Though this fish, whose loud sonorous breathing, or rather blowing, has furnished a proverb to landsmen, is so well known a denizen of the deep, yet is he not popularly classed among whales.
These are P. megapodius, called El Turco by the natives, which is noticeable for its ungainly appearance and awkward gait; the P. albicollis, which inhabits barren hillsides and is called tapacollo from the manner of carrying its tail turned far forward over its back; the P. rubecula, of Chiloe, a small timid denizen of the gloomy forest, called the cheucau or chuca, whose two or three notes are believed by the superstitious natives to be auguries of impending success or disaster; and an allied species (Hylactes Tarnii, King) called the guid-guid or barking bird, whose cry is a close imitation of the yelp of a small dog.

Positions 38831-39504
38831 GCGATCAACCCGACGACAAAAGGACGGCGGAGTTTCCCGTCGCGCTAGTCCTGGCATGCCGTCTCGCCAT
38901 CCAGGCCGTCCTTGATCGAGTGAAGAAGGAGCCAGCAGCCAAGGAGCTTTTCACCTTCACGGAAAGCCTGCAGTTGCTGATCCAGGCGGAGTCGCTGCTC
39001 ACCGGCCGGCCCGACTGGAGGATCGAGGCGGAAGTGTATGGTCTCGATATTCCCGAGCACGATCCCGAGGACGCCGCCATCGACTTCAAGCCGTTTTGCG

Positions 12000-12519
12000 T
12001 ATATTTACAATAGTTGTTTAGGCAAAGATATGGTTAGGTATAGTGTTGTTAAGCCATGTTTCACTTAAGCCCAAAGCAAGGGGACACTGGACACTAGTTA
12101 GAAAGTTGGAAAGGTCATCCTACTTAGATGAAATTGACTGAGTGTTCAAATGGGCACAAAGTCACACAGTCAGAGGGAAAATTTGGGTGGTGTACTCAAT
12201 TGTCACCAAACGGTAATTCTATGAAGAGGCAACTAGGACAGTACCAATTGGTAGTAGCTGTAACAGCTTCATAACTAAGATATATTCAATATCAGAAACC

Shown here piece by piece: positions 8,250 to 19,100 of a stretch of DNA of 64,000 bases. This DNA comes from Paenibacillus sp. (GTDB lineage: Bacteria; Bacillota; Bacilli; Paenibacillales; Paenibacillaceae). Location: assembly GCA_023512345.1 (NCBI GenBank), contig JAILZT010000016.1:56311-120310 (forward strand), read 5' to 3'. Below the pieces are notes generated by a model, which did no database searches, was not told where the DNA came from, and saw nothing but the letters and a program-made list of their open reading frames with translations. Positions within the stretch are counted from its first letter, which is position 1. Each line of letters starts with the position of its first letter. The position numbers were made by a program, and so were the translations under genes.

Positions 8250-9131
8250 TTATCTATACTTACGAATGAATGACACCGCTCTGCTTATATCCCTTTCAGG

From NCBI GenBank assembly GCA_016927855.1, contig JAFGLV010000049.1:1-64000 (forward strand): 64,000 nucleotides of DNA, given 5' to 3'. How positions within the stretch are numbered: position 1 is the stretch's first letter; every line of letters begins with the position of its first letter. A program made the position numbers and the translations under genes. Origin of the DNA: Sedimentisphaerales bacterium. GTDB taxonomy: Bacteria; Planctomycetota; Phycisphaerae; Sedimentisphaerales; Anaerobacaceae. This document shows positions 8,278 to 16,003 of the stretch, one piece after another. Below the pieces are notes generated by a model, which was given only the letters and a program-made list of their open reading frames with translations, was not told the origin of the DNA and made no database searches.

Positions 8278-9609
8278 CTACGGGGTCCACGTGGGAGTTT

It seems scarcely to know fear, obtruding itself on the notice of any traveller who invades its haunts, and, should he halt, making itself at once a denizen of his bivouac. In confinement it speedily becomes friendly, but suitable food for it is not easily found.
That man is a very ancient denizen of these regions.
As a denizen of the poultry-yard there are at least two distinct breeds, though crosses between them are much commoner than purely-bred examples of either (see Poultry).